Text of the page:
• A metaheuristic is a higher-level heuristic used for problem-solving.

  • Metaheuristic computing is adaptive computing that uses general heuristic rules to solve a variety of computational problems.

Wang (2010) provides a generalized mathematical representation of a metaheuristic as:

$$\begin{aligned} MH = (O, A, Rc, Ri, Ro) \end{aligned}$$


  • \(O\) is a set of metaheuristic methodologies (metaheuristic, adaptive, automotive, trial-and-error, cognitive, etc.)

  • \(A\) is a set of generic algorithms (e.g., genetic algorithm, particle swarm optimization, evolutionary algorithm, ant colony optimization, etc.)

  • \(Rc = O \times A\) is a set of internal relations.

  • \(Ri \subseteq A \times A, A \wedge A\) is a set of input relations.

  • \(Ro \subseteq c \times C\) is a set of output relations.

Additional concepts such as neighborhood search, diversification, intensification, local and global minima, and escaping local minima are also important. Fundamental strategies in metaheuristics involve balancing exploration and exploitation, identifying promising neighbors, avoiding inefficient ones, and limiting searches to unpromising areas.

The exploration versus exploitation dichotomy, central to optimization methods, requires expanding the search to explore unvisited areas (exploration) and focusing on promising regions based on accumulated search experience for optimal utilization and convergence (exploitation) (Črepinšek et al. 2013).

Other key considerations in metaheuristics include local versus global search, single versus population-based algorithms, and hybrid methods. The choice between single-solution or population-based algorithms depends on whether the metaheuristic is more inclined towards exploitation or exploration. Ultimately, balancing exploration and exploitation is vital for both types of algorithms (Abualigah et al. 2022).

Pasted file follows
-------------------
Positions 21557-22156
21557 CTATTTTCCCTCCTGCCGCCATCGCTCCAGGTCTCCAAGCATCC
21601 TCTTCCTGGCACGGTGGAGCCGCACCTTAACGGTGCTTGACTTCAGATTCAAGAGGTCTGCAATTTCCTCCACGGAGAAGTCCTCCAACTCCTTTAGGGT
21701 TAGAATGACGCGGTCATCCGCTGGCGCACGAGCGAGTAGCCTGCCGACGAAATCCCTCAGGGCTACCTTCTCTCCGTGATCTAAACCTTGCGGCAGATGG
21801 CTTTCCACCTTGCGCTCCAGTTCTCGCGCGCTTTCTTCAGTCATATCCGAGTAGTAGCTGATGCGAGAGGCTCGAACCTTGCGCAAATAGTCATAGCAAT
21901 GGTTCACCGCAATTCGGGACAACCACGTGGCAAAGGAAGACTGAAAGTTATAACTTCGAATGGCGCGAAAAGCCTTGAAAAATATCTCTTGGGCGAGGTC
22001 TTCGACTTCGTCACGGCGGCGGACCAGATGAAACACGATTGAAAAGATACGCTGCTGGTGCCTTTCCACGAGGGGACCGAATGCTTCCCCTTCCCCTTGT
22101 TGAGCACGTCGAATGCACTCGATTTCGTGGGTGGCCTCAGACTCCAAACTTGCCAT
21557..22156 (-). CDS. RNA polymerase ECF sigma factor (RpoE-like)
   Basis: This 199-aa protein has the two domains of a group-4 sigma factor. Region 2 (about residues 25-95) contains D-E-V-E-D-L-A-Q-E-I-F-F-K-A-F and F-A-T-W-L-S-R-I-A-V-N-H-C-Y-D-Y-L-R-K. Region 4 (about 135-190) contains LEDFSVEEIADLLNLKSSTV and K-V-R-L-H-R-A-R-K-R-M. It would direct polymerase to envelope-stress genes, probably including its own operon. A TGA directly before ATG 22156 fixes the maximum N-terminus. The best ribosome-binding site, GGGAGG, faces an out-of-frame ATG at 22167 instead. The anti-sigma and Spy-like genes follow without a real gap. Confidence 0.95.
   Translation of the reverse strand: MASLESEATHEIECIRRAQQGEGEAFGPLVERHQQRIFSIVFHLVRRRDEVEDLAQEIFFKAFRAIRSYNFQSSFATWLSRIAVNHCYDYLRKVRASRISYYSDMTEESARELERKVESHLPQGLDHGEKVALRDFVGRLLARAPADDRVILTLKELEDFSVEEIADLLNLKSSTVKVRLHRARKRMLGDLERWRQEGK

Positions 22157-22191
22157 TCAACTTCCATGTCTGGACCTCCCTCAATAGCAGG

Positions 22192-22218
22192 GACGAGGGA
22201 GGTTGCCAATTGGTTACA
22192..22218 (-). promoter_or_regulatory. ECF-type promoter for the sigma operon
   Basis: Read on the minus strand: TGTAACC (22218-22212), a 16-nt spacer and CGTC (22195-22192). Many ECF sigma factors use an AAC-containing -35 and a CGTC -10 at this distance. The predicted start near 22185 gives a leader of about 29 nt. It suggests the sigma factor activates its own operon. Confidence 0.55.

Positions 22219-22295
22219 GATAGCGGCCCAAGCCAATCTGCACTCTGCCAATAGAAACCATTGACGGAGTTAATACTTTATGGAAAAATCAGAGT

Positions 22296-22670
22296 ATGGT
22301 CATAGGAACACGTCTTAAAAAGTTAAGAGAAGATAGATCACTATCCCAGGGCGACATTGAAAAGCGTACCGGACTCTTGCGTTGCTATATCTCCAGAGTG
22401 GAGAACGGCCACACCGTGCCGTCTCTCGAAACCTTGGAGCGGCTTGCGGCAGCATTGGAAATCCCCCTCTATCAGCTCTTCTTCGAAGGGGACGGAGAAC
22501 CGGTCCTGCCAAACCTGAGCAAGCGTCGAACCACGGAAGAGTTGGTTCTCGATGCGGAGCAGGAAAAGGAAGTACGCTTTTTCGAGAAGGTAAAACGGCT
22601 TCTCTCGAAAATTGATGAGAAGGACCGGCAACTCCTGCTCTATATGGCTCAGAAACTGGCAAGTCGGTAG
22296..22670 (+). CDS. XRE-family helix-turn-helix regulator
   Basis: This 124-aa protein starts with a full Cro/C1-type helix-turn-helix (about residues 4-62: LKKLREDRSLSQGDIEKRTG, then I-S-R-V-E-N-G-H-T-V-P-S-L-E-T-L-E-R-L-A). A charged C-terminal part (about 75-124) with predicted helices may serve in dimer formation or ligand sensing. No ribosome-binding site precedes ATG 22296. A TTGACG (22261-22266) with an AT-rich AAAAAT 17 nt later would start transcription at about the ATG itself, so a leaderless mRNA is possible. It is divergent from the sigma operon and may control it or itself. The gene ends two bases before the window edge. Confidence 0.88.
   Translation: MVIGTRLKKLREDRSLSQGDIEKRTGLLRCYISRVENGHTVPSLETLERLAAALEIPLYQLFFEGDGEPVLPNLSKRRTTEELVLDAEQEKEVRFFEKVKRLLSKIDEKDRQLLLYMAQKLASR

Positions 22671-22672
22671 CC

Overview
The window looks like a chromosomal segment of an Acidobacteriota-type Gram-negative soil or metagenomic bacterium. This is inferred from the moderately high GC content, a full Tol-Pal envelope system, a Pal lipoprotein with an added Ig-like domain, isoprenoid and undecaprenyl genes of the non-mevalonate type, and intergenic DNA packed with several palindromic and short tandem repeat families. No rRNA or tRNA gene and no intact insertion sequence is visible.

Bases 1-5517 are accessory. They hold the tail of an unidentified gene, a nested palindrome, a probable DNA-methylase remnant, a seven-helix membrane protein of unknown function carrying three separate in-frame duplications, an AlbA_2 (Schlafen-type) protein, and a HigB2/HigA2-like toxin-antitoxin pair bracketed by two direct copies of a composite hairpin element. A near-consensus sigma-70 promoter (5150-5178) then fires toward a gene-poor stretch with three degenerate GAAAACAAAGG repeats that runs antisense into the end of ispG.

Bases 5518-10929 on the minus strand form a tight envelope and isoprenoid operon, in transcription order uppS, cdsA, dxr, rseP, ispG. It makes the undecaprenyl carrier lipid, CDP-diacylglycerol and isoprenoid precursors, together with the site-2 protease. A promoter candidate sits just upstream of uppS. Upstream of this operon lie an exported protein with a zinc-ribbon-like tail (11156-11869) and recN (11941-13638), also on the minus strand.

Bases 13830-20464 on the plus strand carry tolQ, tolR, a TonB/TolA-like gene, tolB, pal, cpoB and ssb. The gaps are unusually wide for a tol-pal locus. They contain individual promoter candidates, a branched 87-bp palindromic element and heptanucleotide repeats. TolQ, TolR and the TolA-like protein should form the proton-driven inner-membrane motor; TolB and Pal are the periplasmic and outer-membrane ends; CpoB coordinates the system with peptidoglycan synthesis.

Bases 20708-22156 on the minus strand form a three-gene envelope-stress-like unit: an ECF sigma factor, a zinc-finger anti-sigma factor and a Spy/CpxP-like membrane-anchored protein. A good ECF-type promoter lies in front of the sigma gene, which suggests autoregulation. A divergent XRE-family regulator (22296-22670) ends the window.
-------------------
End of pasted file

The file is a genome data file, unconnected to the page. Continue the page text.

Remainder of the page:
Bioinformatics is a multidisciplinary field that combines biology, computer science, and statistics to analyze and interpret biological data. With the advent of high-throughput technologies, bioinformaticians now deal with massive datasets that require efficient processing and analysis. Metaheuristic techniques have found applications in areas such as protein folding, sequence alignment, and phylogenetic tree reconstruction. They offer the ability to handle complex biological data, accommodate uncertainties, and provide solutions that are both computationally feasible and biologically meaningful.

Gene selection plays a crucial role in profiling and predicting different forms of abnormalities in the field of bioinformatics, particularly within the scope of optimization problems. Given the vast amount of gene expression data available, there is a need for a reliable and accurate approach to selecting the most pertinent genes. The feature selection approach serves this purpose by reducing the dimensionality and removing redundancy in gene expression data.

Gene expression data typically involves thousands of genes measured across various experimental conditions or time points. However, not all these genes are equally relevant for understanding or predicting biological processes or abnormalities. Many genes may exhibit similar expression patterns, leading to redundancy in the data, while others may be irrelevant to the specific condition under investigation. This high-dimensional and redundant data poses significant challenges for analysis, making gene selection an essential step.